WTS International announced that it has chosen U.S. Department of Transportation Secretary Ray LaHood as its first-ever recipient of the Navigator Award.
The Navigator Award was created by WTS International to recognize the achievements of an individual or organization for extraordinary efforts to attract, retain, and advance women in the transportation industry. This is the first time that WTS, the association for the advancement of women in transportation, is presenting the award.
“WTS will be recognizing individuals and organizations with the Navigator award on an annual basis, and we are honored to have secretary LaHood accept this award first, as he has stood behind our mission and created new opportunities for a diverse and inclusive workforce,” said WTS International’s President and CEO, Marcia Ferranto.
“Women have a vital role to play in revitalizing our country’s transportation infrastructure,” LaHood said. “I am honored to receive this award from WTS, and even more importantly, I am grateful for their work with the Department of Transportation to encourage more young women to pursue studies that can lead to careers in transportation.”
The association has developed a reputation in the transportation industry for its many efforts to advance women in the business at all career stages, in both public and private sectors, across all modes and within all related professions. The relationship that WTS has developed with LaHood and the U.S. DOT is a sacred one that has set the gender diversity issue on an accelerating path — and has caught the attention of corporations, engineering firms, and other businesses seeking opportunities to partner with associations that resonate with their own value statements, such as CH2M HILL, Parsons Brinckerhoff, and AECOM.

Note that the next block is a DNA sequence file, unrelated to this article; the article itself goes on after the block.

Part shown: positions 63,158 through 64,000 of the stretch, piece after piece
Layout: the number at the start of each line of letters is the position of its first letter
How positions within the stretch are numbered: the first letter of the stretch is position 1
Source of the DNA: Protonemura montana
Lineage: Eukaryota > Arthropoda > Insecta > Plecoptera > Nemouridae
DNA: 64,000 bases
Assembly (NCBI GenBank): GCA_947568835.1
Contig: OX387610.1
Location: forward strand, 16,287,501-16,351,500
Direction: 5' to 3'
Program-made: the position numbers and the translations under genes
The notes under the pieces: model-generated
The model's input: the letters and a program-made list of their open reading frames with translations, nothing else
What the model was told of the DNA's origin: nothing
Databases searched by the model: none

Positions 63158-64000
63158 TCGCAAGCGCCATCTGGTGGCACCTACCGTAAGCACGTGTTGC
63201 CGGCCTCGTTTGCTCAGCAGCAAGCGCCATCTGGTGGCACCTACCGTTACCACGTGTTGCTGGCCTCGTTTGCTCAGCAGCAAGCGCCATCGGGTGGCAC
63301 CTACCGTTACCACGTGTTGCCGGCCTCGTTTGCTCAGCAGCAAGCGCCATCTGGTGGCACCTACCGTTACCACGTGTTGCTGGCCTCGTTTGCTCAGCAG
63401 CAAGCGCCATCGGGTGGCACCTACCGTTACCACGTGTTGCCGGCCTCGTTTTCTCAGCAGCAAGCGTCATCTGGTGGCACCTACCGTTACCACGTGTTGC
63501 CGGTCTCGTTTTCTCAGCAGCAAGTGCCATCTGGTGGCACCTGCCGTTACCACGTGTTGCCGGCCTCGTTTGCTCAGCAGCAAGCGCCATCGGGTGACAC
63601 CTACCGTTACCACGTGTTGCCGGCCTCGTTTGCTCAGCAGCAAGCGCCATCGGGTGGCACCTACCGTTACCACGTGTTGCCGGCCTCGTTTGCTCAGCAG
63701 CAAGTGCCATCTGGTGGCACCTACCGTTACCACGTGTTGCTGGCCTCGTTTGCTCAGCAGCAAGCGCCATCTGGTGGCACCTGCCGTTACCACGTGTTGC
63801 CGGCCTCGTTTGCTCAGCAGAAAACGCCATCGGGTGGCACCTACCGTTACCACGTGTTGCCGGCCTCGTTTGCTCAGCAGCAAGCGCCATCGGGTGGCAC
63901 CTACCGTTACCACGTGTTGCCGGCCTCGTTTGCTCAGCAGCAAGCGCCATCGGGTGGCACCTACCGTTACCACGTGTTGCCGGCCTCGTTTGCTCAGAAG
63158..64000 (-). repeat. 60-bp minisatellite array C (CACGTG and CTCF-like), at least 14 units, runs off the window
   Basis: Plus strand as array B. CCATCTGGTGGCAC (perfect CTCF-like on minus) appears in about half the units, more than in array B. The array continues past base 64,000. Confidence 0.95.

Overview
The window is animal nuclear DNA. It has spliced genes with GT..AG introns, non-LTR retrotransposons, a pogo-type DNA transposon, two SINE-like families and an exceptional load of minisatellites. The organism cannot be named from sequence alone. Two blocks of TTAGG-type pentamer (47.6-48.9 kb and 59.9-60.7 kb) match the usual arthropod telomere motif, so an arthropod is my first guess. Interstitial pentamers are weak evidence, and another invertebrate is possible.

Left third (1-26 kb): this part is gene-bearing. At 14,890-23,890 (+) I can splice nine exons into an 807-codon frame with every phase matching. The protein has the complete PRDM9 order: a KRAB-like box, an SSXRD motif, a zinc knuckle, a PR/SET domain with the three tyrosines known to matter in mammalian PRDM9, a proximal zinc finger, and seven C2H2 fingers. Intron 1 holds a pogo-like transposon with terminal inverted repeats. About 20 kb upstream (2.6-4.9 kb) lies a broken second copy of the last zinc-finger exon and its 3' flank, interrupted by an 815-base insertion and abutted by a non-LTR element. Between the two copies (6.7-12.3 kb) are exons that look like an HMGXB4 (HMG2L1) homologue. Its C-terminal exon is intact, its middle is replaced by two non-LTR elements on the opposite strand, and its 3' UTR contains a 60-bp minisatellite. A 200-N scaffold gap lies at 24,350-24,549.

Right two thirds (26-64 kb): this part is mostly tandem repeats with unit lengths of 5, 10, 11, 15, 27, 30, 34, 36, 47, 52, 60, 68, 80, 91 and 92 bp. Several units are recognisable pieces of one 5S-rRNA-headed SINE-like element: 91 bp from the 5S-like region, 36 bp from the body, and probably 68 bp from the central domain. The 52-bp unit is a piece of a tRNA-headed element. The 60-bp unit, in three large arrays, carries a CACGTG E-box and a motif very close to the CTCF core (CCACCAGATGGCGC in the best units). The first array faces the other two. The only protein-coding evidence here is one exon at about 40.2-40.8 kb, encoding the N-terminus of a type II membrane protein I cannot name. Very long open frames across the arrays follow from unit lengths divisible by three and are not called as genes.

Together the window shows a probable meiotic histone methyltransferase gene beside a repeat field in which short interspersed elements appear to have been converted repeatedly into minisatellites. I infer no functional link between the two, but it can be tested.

“WTS set out to advance women when it was founded 35 years ago, and we’ve made great strides as we’ve stayed the course over time. But when secretary LaHood got behind us and began to partner with us and other organizations like ours, the industry really caught on to the importance of attracting, retaining, and advancing a diverse workforce,” said Ferranto.
LaHood talks about the importance of the mission frequently when at the podium, and his blog is no exception:
“At DOT, we are also deeply committed to supporting women in every field of transportation — and we are reaching out to girls and young women who are looking for rewarding careers.
The good news is that — as we revitalize our nation’s transportation infrastructure — the entire industry is full of opportunities. Many modes of transportation will need environmental engineering and alternative fuel research. And the railroad, construction, and aerospace industries will certainly need highly skilled professionals in the years ahead...the United States cannot afford to lag behind other industrialized nations in producing a workforce that’s capable of inventing, managing, and applying the new technologies and systems that will drive our economy forward.”
One specific effort that secretary LaHood’s passion came through on is WTS International’s Transportation YOU program. This was a joint effort of WTS and the DOT that kicked off with the signing of a memorandum of understanding in 2010 to create programs that encourage 13 to 17-year-old girls to set out on an academic path that leads to a career in transportation.
The effort has already reached 30 different WTS chapters around the U.S. who offer mentorship, internship opportunities, tours, and hands-on engineering challenges.